Hey there, time traveller!
This article was published 4/10/2018 (1034 days ago), so information in it may no longer be current.
Just like so many of the very best ideas, the Margarita Curling Club bonspiel was developed by a few guys over-imbibing after a friendly curling game at a local club.
The welcomed hangover has lasted 26 years and counting.
Now, for the first time ever, the international bonspiel, featuring 64 recreational men’s, women’s and mixed teams from Canada, the United States and Europe, has put down stakes in Winnipeg — the venerable Granite Curling Club, to be precise — as nearly 300 curlers spend four days reconnecting with old friends, tossing rocks and making new memories.
"Absolutely, for me it’s a dream," said Markus Fischer, the Swiss member of the Margarita Club’s founding fathers. "To have 64 teams over here in Winnipeg is unbelievable. I was here for my first time in Winnipeg in 1995 (on his way to Brandon to watch the world curling championships) and I thought even back then, if we could have our curling tournament here that would be great."
Fischer distinctly recalls sitting with several fellows at Sina’s Pub in Wengen, Switzerland, during a Christmas ’spiel when the notion of a fun event for curlers far and wide was first discussed.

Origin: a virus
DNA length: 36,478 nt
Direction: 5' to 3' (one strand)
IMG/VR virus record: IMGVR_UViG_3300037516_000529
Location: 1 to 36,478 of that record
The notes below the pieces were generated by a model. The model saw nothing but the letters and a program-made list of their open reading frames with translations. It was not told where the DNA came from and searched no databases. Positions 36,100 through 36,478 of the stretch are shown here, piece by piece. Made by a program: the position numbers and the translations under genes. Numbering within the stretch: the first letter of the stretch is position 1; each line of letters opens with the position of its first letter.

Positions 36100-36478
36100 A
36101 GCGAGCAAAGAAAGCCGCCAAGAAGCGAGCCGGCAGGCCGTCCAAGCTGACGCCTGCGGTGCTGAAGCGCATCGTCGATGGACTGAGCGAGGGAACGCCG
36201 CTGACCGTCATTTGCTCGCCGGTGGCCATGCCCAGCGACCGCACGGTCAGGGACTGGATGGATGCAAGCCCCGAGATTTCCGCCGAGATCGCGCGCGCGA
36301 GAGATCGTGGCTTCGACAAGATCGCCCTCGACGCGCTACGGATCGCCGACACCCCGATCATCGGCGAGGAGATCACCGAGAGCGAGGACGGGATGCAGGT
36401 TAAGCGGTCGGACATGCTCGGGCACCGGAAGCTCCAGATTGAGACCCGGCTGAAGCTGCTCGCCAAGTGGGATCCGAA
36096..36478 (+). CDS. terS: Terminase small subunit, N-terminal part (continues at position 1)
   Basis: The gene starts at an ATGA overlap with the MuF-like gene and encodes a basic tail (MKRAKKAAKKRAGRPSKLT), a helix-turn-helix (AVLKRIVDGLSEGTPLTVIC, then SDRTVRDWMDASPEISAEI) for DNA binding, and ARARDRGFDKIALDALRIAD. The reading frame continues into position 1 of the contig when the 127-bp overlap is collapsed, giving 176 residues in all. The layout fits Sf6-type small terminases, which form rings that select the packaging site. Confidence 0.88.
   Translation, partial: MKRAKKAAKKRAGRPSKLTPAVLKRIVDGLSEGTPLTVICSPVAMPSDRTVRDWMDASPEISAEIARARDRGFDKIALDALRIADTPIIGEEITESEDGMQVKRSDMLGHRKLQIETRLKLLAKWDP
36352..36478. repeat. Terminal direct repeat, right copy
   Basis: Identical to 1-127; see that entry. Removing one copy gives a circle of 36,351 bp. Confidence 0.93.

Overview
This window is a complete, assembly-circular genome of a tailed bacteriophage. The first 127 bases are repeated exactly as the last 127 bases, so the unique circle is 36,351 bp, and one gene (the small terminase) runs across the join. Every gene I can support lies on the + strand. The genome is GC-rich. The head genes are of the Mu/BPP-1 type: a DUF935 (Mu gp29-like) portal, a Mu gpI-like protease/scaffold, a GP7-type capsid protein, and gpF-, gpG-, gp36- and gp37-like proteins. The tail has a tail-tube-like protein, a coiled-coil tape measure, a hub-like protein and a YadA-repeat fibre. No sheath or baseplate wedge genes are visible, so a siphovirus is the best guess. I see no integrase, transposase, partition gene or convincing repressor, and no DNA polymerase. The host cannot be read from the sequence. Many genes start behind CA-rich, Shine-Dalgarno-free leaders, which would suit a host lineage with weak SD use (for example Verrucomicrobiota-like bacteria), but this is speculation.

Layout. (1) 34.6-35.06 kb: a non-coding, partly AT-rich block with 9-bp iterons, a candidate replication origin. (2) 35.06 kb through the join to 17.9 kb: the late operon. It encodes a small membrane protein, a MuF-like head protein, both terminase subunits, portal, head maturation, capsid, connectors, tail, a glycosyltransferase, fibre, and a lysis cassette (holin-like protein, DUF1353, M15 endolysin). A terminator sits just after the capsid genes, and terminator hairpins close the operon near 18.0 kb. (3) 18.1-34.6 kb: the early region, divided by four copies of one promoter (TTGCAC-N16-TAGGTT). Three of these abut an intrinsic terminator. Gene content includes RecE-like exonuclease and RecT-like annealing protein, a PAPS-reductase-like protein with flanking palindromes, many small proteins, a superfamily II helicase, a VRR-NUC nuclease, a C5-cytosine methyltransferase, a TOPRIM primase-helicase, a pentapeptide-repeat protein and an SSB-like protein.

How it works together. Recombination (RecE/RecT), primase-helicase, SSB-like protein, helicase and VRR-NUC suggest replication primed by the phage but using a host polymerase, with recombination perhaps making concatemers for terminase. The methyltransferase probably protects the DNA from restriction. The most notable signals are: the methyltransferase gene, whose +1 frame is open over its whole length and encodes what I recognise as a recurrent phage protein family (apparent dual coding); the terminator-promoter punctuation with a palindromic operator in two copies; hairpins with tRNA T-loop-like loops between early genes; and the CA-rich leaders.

"It started on Dec. 28, 1992, with some good drinking of margaritas, and we said we wanted an international cup that we can go back and forward with over the pond. So, we created our club," he said.
The beauty of the Margarita Curling Club is that no headquarters exists. Each year, home is where the bonspiel is held and members plan their fall travel accordingly.
Last year, the city of Dumfries in south Scotland welcomed the committed constituents.
"I think it has been seven times for me," said Sarah Flueckiger, of Bern, Switzerland. "The first one was in Las Vegas (2012). Another couple called me and my boyfriend and said, ‘We could go to Vegas to play curling, would you like to come?’ Two seconds after that, we said yes! It was a little bit strange because you are there in the hot sun, you go inside with shorts and play curling where it’s cold. So, it’s really special."
Flueckiger and the rest of the Switzerland Bernese-Bears team have also participated in Fussen (Germany), Halifax, Les Contamines-Montjoie (in the French Alps), Denver and, a year ago, in Dumfries.
"There are so many crazy people. Every year, you meet more people and then you come back and it’s like a big family reunion. You can tell them a whole year of stories of what you’ve done with your life," she said.
The bonspiel flip-flops between Europe and North America. Plans are already in the works for the 2019 event in Italy. Curlers must participate at least once on either side of the Atlantic to qualify as a member in good standing of the Margarita Curling Club.
That’s really the only regulation enforced. The rest, Fischer says, is all fun and games.
"It’s about having a great time on the ice. There’s a lot of crazy people who always dress up. You will see a lot of that," Fischer said.